12 December 2011, Rome - "Unprecedented pressures on land have been created as new areas are cultivated, taken over by expanding urban centres or abandoned due to degradation, climate change and conflict," according to a paper jointly prepared by the UN Food and Agriculture Organization (FAO) and global corruption watchdog Transparency International (TI).
2011 – a crisis in governance: Protests that marked 2011 show anger at corruption in politics and public sector
Berlin, 1 December 2011 – Corruption continues to plague too many countries around the world, according to Transparency International’s 2011 Corruption Perceptions Index released today. It shows some governments failing to protect citizens from corruption, be it abuse of public resources, bribery or secretive decision-making.
Pourquoi ce manuel ?
Climate change measures must be made corruption proof
Dhaka, Bangladesh/Berlin, 30 April 2011
As governments prepare to spend up to US$100 billion annually by 2020 to limit climate change and prepare for its impact, Transparency International (TI) warns of the corruption risks of climate finance flowing through new, untested channels and recommends strengthening governance systems to tackle them.
The handbook is primarily aimed at managers and staff of humanitarian agencies, both at headquarters (HQ) and in the field. It speaks directly to those on front line of aid delivery as well as to senior managers who determine organisational culture and values.
Power, Corruption and Violence: AStructural Perspective
Corruption has been given increased attention in recent years. A taboo subject until the early 1990s, it is recognised today to be one of the biggest obstacles to development. The adoption of the United Nations Convention against Corruption (UNCAC), which came into force in 2005, reflects this emerging consensus.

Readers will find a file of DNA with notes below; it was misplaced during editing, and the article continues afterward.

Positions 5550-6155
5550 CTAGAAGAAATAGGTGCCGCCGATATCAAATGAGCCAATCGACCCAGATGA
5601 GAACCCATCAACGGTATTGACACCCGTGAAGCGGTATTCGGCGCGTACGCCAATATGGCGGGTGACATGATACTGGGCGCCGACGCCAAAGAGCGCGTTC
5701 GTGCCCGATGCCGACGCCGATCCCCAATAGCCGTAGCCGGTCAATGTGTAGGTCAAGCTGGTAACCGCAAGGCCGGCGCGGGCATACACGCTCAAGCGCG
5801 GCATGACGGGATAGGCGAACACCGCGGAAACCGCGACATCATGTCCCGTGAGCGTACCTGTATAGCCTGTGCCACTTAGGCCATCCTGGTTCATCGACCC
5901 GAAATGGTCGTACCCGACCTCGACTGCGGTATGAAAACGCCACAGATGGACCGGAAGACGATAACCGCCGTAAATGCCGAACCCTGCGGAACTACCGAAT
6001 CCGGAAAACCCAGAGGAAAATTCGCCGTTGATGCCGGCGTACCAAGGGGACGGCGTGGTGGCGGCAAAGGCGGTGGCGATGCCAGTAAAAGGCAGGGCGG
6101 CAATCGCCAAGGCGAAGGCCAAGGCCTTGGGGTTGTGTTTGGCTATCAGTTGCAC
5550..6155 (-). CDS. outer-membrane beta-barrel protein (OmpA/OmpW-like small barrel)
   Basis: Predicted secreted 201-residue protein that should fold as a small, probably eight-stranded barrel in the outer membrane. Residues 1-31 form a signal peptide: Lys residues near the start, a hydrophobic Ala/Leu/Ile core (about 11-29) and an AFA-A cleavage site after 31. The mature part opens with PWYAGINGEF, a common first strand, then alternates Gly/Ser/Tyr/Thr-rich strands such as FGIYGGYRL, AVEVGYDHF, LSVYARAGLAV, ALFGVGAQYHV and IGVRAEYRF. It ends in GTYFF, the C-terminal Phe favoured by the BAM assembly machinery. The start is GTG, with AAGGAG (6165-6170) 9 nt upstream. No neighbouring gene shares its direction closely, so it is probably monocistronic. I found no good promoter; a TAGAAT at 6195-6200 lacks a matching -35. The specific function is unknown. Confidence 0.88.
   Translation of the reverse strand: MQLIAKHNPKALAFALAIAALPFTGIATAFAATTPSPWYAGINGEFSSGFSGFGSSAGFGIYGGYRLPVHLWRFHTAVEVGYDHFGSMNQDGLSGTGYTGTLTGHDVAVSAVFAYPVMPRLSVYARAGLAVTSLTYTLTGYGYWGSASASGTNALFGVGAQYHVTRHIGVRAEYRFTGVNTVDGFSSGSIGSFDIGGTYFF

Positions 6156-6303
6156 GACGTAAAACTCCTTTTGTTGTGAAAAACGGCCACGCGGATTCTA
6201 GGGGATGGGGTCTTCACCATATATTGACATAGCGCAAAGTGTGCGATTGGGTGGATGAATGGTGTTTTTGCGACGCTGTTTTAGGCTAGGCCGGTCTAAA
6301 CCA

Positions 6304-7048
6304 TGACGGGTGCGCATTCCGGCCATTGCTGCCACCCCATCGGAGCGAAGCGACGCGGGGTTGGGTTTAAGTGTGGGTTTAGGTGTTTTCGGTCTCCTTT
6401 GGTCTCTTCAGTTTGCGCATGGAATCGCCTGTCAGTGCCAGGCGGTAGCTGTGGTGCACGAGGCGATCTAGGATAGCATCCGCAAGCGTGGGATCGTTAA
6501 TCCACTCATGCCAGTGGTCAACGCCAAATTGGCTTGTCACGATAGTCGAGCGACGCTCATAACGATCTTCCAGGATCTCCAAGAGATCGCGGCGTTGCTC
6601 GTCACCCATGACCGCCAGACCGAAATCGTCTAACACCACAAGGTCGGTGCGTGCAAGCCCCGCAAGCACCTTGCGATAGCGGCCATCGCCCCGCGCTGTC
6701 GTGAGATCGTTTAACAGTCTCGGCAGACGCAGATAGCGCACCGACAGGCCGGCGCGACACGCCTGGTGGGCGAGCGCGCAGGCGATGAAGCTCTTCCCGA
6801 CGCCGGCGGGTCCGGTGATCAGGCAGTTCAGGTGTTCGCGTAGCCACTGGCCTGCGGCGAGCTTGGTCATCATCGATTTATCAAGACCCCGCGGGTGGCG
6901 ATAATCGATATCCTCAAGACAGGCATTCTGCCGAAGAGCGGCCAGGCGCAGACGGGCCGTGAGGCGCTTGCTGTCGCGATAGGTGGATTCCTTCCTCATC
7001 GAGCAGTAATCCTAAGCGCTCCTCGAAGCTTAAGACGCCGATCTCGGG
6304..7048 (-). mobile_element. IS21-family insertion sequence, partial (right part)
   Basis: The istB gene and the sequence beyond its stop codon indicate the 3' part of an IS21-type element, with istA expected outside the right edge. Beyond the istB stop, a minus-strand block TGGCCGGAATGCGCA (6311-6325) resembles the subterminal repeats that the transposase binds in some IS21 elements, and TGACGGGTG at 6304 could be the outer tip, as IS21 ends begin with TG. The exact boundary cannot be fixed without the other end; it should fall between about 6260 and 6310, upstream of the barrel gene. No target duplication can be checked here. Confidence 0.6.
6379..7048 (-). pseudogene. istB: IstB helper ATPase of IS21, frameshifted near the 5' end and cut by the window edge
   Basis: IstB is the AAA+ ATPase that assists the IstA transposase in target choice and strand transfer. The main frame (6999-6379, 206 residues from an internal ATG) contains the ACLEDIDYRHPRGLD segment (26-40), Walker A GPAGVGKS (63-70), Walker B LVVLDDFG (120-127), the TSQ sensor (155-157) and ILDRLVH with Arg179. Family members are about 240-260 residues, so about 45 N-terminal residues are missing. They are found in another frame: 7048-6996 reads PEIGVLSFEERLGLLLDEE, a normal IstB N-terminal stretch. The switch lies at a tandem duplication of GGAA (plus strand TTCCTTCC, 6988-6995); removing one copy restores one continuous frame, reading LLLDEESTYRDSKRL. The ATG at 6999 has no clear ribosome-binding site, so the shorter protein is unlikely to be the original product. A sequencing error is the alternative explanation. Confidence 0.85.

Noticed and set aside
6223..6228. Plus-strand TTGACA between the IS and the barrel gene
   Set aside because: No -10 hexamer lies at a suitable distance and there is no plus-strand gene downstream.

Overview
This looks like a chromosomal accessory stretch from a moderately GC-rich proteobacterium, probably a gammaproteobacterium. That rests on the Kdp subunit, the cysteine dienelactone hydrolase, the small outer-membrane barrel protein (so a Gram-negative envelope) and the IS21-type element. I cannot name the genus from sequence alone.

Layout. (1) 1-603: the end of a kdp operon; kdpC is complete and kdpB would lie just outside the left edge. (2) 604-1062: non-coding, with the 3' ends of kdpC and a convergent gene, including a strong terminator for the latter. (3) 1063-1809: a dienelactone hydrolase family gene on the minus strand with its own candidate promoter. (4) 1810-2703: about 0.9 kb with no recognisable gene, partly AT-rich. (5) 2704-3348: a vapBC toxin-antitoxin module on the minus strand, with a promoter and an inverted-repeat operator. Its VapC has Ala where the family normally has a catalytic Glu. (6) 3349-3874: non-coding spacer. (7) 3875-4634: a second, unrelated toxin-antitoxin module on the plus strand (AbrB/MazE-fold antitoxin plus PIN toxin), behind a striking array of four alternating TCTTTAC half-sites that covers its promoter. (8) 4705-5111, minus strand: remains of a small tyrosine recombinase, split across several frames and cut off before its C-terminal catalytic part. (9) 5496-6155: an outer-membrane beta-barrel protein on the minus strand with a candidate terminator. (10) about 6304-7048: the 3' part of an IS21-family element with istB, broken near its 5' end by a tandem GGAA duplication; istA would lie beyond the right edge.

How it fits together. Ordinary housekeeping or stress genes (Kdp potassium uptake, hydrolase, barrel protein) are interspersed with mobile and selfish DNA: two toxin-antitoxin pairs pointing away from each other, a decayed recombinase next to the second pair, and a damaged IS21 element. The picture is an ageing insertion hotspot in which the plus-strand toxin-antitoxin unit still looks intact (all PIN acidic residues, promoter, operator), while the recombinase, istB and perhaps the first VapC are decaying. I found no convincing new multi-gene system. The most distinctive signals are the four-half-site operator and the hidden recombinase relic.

With governments committing huge sums to
tackle the world's most pressing problems, from the instability of financial
markets to climate change and poverty, corruption remains an obstacle to
achieving much needed progress. The 2010 Corruption Perceptions Index shows
that nearly three quarters of the 178 countries in the index score below
five, on a scale from 10 (highly clean) to 0 (highly corrupt). These results
indicate a serious corruption problem.
¿Por qué se creó este manual?
The Corruption Perceptions Index (CPI) measures the perceived level of public-sector corruption in 180 countries and territories around the world. The CPI is a "survey of surveys", based on 13 different expert and business surveys.
The private sector uses bribes to influence
public policy, laws and regulations, believe over half of those polled
for 2009 Global Corruption Barometer. The Barometer, a global public opinion
survey released today by Transparency International (TI), also found that
half of respondents expressed a willingness to pay a premium to buy from
Plus de la moitié des personnes interrogées
dans le cadre du Baromètre mondial de la corruption 2009 estime que le
secteur privé a recours à des pratiques de corruption pour influencer les
politiques publiques, la législation et les dispositions réglementaires.
Publié aujourd'hui par Transparency International (TI), le Baromètre,
sondage de l'opinion publique à l'échelle mondiale, a également révélé
que la moitié des personnes interrogées se déclarait disposée à payer plus
cher pour acheter des biens et des services auprès d'entreprises non corrompues.